Owsley and McGwin receive $2 million one-year grant from NIH’s Bridge2AI program

Owsley and McGwin will lead three data collection sites in the collection of data to inform machine learning approaches to provide critical insights into the endemic condition Type 2 diabetes mellitus.

Owsley and McGwin Cynthia Owsley, Ph.D., and Gerald McGwin, Ph.D.,
Photography: Lexi Coon
The NIH Common Fund’s Bridge to Artificial Intelligence, or Bridge2AI, program will help set the stage for widespread use of artificial intelligence to solve some of the most pressing challenges in human health. The program will bring together research team members from richly diverse backgrounds and disciplines to generate ethically sourced tools, data and resources, and ultimately bridge the gap between biomedical and behavioral research and artificial intelligence.  

Bridge2AI is a trans-NIH program funded by the NIH Common Fund that is collaboratively overseen by the NIH Common Fund, the National Center for Complementary and Integrative Health, the National Eye Institute, the National Human Genome Research Institute, National Institute of Biomedical Imaging and Bioengineering, and the National Library of Medicine.  

Two University of Alabama at Birmingham-led research teams out of approximately 100 contesting teams nationwide have been selected for funding by this program. One will be led by the Department of Ophthalmology and Visual Sciences and the other by researchers in the UAB Informatics Institute.

The UAB Department of Ophthalmology and Visual Sciences team have received a one-year, $2 million grant from the NIH’s Bridge2AI Program (OT2OD032644). The program is funded on a year-by-year basis for each of four years. The grant is based at the University of Washington, whose total first-year award is $7.8 million. 

UAB represents one module called Data Acquisition, the largest of the six-module award led by the University of Washington.

Cynthia Owsley, Ph.D., professor and director of the Clinical Research Unit within the UAB Marnix E. Heersink School of Medicine’s Department of Ophthalmology and Visual Sciences, and Gerald McGwin Jr., Ph.D., professor with the UAB School of Public Health, together with Jeffrey Edberg, Ph.D., professor in the UAB Department of Medicine, will oversee creating flagship data sets. These data sets will be based on ethical principles, associated standards and tools, and skills and workforce development. The focus is to address biomedical and behavioral research grand challenges that require artificial and machine learning analysis.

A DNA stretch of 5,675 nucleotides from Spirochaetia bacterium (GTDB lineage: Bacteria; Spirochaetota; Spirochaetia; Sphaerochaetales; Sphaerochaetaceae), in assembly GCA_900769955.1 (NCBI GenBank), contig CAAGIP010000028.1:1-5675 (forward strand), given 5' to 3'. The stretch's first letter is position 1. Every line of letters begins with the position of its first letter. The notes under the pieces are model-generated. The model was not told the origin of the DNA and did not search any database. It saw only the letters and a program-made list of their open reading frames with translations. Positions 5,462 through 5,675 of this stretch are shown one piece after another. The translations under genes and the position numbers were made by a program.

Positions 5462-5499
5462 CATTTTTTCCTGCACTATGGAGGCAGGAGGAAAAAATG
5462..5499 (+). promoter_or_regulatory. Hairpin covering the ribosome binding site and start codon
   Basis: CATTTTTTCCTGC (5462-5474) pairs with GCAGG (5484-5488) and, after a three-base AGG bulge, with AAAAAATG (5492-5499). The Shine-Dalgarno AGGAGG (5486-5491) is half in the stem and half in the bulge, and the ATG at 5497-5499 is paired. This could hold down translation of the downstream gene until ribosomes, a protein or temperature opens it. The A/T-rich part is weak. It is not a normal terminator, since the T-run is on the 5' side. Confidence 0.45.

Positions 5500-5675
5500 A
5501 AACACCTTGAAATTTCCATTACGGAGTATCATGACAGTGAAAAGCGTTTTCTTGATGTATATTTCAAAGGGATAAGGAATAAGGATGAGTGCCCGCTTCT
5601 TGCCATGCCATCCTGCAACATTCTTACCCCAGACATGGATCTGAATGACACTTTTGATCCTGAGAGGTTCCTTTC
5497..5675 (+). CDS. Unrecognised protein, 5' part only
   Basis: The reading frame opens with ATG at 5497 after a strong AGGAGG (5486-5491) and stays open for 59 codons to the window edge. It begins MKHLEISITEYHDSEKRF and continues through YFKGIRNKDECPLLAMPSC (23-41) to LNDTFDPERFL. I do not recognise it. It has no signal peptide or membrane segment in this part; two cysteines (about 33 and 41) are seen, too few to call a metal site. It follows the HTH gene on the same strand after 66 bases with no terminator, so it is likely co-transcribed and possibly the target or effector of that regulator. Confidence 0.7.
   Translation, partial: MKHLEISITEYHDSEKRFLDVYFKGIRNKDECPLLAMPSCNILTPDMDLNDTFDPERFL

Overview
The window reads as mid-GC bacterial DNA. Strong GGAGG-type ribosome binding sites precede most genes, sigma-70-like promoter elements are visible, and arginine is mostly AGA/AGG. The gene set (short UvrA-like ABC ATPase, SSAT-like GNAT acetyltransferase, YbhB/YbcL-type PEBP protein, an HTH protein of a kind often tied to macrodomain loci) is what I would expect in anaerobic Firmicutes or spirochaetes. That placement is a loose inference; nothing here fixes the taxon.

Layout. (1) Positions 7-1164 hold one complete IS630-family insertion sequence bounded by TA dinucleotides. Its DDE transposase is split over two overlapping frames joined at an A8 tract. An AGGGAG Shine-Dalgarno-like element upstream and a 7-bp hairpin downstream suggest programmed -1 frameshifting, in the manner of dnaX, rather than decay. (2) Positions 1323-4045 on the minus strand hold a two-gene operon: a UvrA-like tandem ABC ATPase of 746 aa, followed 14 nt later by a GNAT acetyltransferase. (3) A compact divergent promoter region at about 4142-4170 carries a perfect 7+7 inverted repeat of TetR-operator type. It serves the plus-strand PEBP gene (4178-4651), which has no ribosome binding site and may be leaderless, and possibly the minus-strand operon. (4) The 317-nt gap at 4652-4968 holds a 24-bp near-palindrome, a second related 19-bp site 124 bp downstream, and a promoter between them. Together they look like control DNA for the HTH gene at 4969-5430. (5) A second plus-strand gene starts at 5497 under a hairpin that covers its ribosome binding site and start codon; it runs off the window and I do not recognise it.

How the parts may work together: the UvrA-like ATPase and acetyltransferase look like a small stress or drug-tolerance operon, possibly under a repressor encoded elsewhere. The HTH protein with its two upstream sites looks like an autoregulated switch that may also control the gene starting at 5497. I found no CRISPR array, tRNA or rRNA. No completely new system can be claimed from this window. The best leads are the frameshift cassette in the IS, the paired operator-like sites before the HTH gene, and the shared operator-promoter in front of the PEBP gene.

“Our award is to lead three sites in the collection of data that will be used for machine learning approaches that will provide critical insights into the endemic condition Type 2 diabetes mellitus,” Owsley said. 

“Our approach is to collect data on 4,000 adults in three areas of the United States with equal representation of four racial/ethnic groups and stages of Type 2 diabetes severity,” Owsley said. “Building balanced training data sets is critical for the development of unbiased AI/ML models. Thus, rather than targeting the demographic distribution of the U.S. population, we intentionally will recruit equal numbers of four racial/ethnic groups — Blacks, whites, and those of Asian origin and those of Hispanic origin.”

Owsley adds that the same rationale applies for balancing diabetic severity, from pre-diabetes, lifestyle-controlled, oral medication-controlled and insulin-controlled diabetes. AI/ML ready data will include social determinants of health, continuous glucose monitoring, serological testing for endocrine, cardiac and renal biomarkers, genome-wide polymorphism assessment, vision and retinal imaging, cognitive testing, EKG, and 24-hour activity monitoring.

Data collection sites will be at UAB, University of California San Diego and University of Washington. UAB’s Center for Clinical and Translational Science’s Biospecimen Repository will oversee biospecimen samples for all sites.